Grilling Season always begins with this heated debate: Is grilling with charcoal better, or grilling with gas?
Frankly, it depends on what you want. There are plenty of grills available, with bell and whistles ranging from none to outrageously extravagant. Because you’re here reading the Silk Road Diary, however, we’d like to believe that what you’re after is flavor and lots of it.
When it comes to flavor, charcoal wins. Fire equals flavor. Just take a look at the photo on the right, from Adam Perry Lang’s awesome grilling-centric book, Charred and Scruffed.
Does that steak look delicious or dirty to you? If you answered delicious, then you’re not alone, and neither is anyone else who grills with charcoal and charcoal only.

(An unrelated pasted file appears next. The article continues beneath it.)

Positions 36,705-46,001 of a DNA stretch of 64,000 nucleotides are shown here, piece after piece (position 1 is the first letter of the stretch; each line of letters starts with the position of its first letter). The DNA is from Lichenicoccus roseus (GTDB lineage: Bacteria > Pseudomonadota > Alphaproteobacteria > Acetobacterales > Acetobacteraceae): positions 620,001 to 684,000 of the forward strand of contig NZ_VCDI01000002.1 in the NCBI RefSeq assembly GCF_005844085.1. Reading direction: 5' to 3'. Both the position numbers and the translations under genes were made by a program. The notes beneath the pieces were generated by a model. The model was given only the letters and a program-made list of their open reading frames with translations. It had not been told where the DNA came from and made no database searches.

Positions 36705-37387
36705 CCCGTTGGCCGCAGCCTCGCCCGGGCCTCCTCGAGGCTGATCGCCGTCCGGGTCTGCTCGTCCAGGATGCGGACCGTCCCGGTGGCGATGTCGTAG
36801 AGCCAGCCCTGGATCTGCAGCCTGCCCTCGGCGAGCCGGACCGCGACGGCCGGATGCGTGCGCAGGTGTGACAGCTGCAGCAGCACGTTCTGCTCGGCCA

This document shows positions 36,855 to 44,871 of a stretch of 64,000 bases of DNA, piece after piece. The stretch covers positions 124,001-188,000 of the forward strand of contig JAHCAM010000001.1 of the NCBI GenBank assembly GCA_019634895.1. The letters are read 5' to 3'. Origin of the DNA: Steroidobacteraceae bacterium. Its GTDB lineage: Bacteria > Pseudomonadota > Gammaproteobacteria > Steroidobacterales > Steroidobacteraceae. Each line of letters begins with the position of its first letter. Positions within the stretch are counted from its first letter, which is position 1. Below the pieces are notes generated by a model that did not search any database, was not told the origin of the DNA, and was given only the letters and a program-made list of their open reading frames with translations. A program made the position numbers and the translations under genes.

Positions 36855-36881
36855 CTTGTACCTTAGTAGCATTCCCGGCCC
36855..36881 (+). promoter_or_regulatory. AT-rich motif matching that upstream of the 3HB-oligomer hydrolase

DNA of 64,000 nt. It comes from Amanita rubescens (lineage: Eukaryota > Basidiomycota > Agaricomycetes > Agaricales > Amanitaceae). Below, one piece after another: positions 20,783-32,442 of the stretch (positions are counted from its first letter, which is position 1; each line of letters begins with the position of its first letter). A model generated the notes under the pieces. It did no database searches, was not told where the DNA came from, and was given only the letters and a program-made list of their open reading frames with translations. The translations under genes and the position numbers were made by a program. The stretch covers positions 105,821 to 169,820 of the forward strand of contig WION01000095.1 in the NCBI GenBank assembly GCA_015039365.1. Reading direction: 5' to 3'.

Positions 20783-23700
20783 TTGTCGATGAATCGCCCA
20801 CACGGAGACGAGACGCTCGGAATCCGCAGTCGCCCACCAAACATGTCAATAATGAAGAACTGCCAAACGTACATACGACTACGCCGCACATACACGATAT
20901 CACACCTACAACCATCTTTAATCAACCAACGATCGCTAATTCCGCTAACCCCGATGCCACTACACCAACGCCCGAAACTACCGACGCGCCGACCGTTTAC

If you answered dirty, then you may be the person that prefers lady propane. Your neighborhood propane dealer will surely point out the hign level of convenience- no lighter fluid, no matches, no chimney, just clean burning gas. Gas grill lovers also enjoy the ability to adjust grill temps with the twist of a knob. While it is possible to adjust and focus heat where you want it with charcoal, it requires a little more skill than knowing clockwise from counter-clockwise.
The debate rages on. We stand in defense of flavor, but we also realize that not everyone who grills this season is grilling for the first time ever. You may already own a gas grill, charcoal grill, or even an authentic George Foreman electric grill. Regardless of what you’re grilling with, you can always punch up the flavor factor with one of our Dry Rubs for grilling. Believe it!